This article is excerpted from an upcoming edition of Herlick, California Workers’ Compensation Handbook.
This 2019 edition is the 38th edition of Herlick, California Workers’ Comp Handbook.
2018 was the final year of Governor Brown’s term, and as a new administration takes over in 2019 there is uncertainty as to what a new administration may have in mind for California workers’ comp.
2018 saw a number of significant changes in key workers’ compensation people.
In early 2018 the Director of the Department of Industrial Relations, Christine Baker, suddenly resigned. Andre Schoorl was appointed acting director of the DIR.
Later in 2018, Governor Brown filled two of the open slots on the WCAB by appointing Juan Pedro Gaffney and Katherine Williams Dodd, both of whom were confirmed.
2018 was not a year for any major legislative reforms. Yet, there were a number of notable bills that Governor Brown did sign:
AB 1749, which clarifies that certain peace officers injured out of California while performing law enforcement duties are eligible to receive workers’ compensation benefits in the discretion of the employing entity.
AB 2046, which requires anti-fraud data sharing between governmental agencies and grants the Fraud Assessment Commission discretion to augment assessments with unused funds from the prior year assessment.
SB 880, which permits employers to conduct a pilot program of paying disability indemnity benefits by a prepaid card in lieu of paper checks.
SB 1086, which deletes a sunset clause on a law that provides an extended statute of limitations for workers’ compensation death benefits payable to the survivors of public safety officers who died as a result of work-related cancer or certain specified diseases.
AB 2334, which authorizes the Office of Self-Insurance Plans to report certain information.
AB 2802, which creates additional requirements and tools to intercept insurance payments in order to satisfy child support obligations.
Bills vetoed by Brown in 2018 include the following:
AB 479, which would have specified certain rating criteria in breast cancer cases.
AB 553, which would have required that all of the $120 million Return to Work Fund be spent each year.
SB 899, which would have excluded race, gender and national origin as apportionment factors.
AB 1697, which would have codified certain requirements for an anti-fraud analytics unit at the DWC.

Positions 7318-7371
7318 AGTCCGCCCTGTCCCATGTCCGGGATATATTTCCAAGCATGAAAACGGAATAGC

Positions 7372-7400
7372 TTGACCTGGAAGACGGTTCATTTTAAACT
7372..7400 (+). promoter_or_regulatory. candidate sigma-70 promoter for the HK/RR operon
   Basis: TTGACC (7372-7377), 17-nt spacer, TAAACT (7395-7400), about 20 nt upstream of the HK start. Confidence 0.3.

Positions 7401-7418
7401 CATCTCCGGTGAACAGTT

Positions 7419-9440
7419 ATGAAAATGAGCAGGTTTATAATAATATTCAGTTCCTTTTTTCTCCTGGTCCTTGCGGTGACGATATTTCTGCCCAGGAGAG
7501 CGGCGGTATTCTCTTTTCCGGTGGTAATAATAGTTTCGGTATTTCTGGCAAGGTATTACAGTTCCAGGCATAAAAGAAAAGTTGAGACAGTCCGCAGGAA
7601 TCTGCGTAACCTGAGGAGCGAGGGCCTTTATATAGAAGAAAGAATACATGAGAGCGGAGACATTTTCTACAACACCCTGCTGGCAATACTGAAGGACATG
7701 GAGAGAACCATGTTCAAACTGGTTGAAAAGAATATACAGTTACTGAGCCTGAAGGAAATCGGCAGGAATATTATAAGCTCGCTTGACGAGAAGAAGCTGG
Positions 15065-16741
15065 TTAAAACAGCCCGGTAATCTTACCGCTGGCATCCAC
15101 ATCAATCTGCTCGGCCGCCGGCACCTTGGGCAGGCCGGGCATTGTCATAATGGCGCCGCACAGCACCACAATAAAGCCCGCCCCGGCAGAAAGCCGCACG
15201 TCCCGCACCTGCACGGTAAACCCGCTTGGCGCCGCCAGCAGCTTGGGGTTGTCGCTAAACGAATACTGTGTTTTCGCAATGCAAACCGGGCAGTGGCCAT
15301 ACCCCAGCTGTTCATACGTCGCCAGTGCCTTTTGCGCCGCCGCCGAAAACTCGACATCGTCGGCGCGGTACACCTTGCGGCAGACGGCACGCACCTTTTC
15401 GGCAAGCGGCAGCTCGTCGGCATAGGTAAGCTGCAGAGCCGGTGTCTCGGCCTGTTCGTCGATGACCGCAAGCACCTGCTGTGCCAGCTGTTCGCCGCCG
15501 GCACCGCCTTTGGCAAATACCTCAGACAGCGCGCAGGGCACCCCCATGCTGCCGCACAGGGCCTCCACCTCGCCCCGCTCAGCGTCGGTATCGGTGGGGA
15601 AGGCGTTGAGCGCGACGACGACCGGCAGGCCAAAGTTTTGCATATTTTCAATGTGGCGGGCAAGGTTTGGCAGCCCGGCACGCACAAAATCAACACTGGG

AB 2496, which would have specified an employment test for janitorial workers, creating a rebuttable presumption that a worker in janitorial services is an employee.
California’s prescription drug formulary went into effect in 2018. The formulary was required by AB 1124, passed in 2015, which amended Labor Code § 5307.27 to require the Administrative Director adopt and incorporate an evidence-based drug formulary into the Medical Treatment Utilization Schedule (MTUS).
The formulary regulations and MTUS drug list can be seen on the DWC website as follows:
Also adopted in 2018 were provider suspension regulations:
As of late 2018 it was anticipated that the DWC would be unveiling regulations on a number of additional topics: interpreter billing, home health care providers, physician fee schedule, and medical-legal billing schedule. It was not clear, however, whether regulations on these matters would be completed by the time Governor Brown leaves office.
III. Case Developments
Some of the cases covered in this edition of Herlick Handbook seem particularly noteworthy, including the following Court of Appeals cases:
As always, there are too many interesting writ denied cases to list in totality, but a handful stand out include:
IV. Other System Developments
CAUTION: As we usually note, California workers’ comp law is very complex, and system stakeholders must navigate a maze of statutes, case law and extensive administrative regulations.
Important developments and issues to watch as of late 2018, include the following:
Barry D. Bloom
Richard M. Jacobsmeyer
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